Arthritis Medication: Is there such a thing as the perfect prescription?

Posted by MyDogDoc on

If your dog has been diagnosed with arthritis, your vet is likely to prescribe them at least one kind of medication.

But what are the options, and what are they for?

  • There are lots of different types of medications that your dog may be prescribed

  • They work in different ways and on different types of pain

  • If one medication doesn’t work, it is worth trying another

  • Your dog might need more than one medication to manage their pain best

  • As arthritis is a life-long condition, your dog may need ongoing medication

What type of medication might be prescribed?

There are lots of different types, but the most commonly prescribed are:

  • Non Steroidal Anti Inflammatory Drugs (NSAIDs) (e.g. Metacam, Rimadyl)

  • Monoclonal Antibody therapy (e.g. Librela)

  • Opioids (e.g. codeine)

  • Dissociative anaesthetic ( e.g. ketamine low dose SC)

  • Gabapentinoid (Gabapentin, Pregabalin)

  • Adamantanes (amantadine , memantine)

Your vet will prescribe your dog’s medication after discussion with you about the pros and cons of each choice.. You may need to use several different medications at the same time initially after diagnosis or if your pet has a ‘flare up’ of symptoms. This is known as multimodal analgesia. Working with your vet, you may be able to reduce the number or dose if your pain management plan is going well.

Why might my dog need more than one kind of medication?

In short, to help with different types of pain.

Pain can be:

  • Inflammatory (peripheral nociceptive) pain - such as pain caused by swollen joints

  • Neuropathic pain - from direct nerve damage

  • Centralised pain - pain arising from the spinal cord Each type of medication acts on a different part of the body and different aspects of the ‘pain pathway’ to treat the symptoms of arthritis..

Are medications safe?

You may be worried that you are doing the right thing for your pet in medicating them, and there are stories on the internet that may give you cause for concern.

The truth is, all medicines carry the risk of side effects - but so do supplements that may be advertised as “natural”. It’s always worth remembering that each year many thousands of pets will be helped to have a better quality of life, and less pain, with medication, and only a fraction of them will experience side effects.

It’s also important to note that the majority of side effects are mild, and often short lived. Prescription medicines are rigorously tested for safety in order to become licensed, and for a side effect to be classed as “rare” on the data sheet for that medicine, it must only occur fewer than 1 in every 10,000 animals treated. “Natural” supplements are not regulated in the same way, and so we often don’t have reliable information about side effects - but this doesn’t mean they don’t exist.

Rest assured, your vet will advise you on the risks and benefits of each medication option, so you can make an informed choice for your pup.

How long do I need to use them for?

When we first start a dog on medication we need to give it time to work.. Your dog will be prescribed r a minimum of 2 weeks worth of medication, ort ideally a whole month before reassessing. This is because our pets with arthritis have often experienced some pain for a long time, and may be in a hypersensitive pain state called central sensitisation, or ‘wind up’. When this happens, the body feels normal sensations as painful. This state can take some time to resolve.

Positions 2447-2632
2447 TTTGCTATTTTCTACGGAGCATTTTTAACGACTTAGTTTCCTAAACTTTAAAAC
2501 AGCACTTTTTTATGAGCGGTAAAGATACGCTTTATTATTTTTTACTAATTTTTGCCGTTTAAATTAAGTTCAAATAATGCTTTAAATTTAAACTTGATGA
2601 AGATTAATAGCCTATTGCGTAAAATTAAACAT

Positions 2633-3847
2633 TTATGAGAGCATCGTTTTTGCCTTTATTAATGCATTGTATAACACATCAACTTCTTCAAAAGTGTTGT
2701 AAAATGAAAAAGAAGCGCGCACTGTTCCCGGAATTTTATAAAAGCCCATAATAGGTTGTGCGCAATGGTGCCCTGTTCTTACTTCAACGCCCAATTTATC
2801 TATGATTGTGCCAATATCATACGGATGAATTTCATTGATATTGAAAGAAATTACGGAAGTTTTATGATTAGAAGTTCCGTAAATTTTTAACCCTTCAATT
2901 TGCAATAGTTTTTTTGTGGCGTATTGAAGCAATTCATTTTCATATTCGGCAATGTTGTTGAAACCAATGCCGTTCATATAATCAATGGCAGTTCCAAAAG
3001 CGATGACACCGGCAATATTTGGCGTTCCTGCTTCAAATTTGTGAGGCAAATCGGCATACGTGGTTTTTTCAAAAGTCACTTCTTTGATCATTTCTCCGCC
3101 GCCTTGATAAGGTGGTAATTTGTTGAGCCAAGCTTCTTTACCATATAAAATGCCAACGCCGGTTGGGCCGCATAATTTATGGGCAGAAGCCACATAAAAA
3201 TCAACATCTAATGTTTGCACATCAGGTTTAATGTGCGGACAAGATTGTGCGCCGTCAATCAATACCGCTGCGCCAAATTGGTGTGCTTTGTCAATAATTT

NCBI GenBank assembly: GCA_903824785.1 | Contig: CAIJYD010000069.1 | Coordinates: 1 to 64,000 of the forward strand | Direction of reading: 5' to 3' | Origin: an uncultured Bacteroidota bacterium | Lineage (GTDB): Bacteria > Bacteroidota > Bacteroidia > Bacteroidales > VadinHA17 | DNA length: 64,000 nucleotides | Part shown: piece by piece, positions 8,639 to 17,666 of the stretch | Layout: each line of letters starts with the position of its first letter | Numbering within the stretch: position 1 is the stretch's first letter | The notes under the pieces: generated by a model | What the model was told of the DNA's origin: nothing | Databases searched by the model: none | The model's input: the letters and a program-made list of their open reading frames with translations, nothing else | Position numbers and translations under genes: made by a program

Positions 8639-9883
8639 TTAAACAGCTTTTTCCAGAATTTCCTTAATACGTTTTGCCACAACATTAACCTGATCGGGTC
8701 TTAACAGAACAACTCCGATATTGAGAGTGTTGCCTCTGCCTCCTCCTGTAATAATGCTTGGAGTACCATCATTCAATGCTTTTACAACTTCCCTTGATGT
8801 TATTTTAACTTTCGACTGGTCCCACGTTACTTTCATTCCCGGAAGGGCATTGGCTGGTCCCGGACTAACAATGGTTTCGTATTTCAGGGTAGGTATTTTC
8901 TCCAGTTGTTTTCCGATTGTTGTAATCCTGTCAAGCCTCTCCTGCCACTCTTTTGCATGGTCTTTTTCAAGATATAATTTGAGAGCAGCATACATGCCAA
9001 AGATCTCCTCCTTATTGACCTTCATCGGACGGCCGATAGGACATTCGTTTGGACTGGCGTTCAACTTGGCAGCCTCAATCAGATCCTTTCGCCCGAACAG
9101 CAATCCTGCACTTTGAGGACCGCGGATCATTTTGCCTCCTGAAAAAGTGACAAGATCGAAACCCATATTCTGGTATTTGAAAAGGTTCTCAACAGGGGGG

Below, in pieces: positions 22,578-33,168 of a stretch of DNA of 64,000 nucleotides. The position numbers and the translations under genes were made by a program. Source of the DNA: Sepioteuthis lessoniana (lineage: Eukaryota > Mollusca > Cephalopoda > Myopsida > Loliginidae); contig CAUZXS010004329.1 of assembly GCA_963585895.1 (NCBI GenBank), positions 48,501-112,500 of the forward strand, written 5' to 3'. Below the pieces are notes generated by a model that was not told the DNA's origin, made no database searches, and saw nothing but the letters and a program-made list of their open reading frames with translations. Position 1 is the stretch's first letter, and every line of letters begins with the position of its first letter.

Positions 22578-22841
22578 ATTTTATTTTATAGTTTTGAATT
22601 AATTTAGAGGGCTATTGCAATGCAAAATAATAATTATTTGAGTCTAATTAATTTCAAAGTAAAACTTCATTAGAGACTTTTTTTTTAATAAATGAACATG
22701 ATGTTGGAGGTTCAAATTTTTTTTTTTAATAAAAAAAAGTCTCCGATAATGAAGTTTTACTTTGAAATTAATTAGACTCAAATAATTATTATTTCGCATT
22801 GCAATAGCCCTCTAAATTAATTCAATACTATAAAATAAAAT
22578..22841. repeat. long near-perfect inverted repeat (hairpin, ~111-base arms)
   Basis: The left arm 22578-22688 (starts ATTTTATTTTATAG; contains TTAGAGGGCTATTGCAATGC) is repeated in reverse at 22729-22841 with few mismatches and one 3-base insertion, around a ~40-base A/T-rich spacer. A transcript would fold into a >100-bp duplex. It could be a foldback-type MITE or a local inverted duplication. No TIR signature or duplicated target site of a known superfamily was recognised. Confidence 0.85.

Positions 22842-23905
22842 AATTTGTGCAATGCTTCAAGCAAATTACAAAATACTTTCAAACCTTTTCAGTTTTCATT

Once we know that a medication is working well to alleviate pain and inflammation then your pet may need to be on it long term. Your vet will discuss this with you. Here are some reasons why your pal may need ongoing medication:

  • You cannot cure arthritis - it is a lifelong conditione

  • Arthritis is progressive-g it will get worse over time

  • Arthritis is degenerative - it causes ongoing damage and loss of function in the affected joint

  • Using certain drugs may help slow down the progression and deterioration of the joint damage

Your vet will help you to adapt your dog’s medication over time, so it is important to see them for regular check-ups. Your dog may be doing so well that they want to reduce or even stop a medication. Or possibly one medication isn’t working as well as hoped - what works well for one dog may not work well for another. In this case please know there are always options; you and your vet may need to work together to try some alternatives.

Here are our Top Tips for managing arthritis with medication!

  1. Give medications time to work

  2. Please don’t get disheartened if one type of medication doesn’t suit your dog. There are many others that can be tried

  3. Don’t give human drugs unless prescribed by your vet- some human drugs are toxic to dogs

  4. Talk to your vet before stopping a medication

  5. Follow dosage and administration instructions carefully- please ask your vet if you are unsure, they’ll be happy to help

  6. If you have a concern, please do talk to your vet! They really do want to help and are the best source of reliable evidence-based information

If you do have any questions or concerns about your dog’s arthritis medication, the MyDogDoc vets are here to help. Why not book a consultation?

Anti-Inflammatory Anti-Inflammatory Drug Arthritis Arthritis Development Arthritis Treatment Chronic pain Dog Health Joint pain Limp Limping Monoclonal Antibody Therapy Non Steroidal Anti Inflammatory Drug NSAIDS Opioid Osteoarthritis Pain Pain Relief Tablet Tablets Treatment

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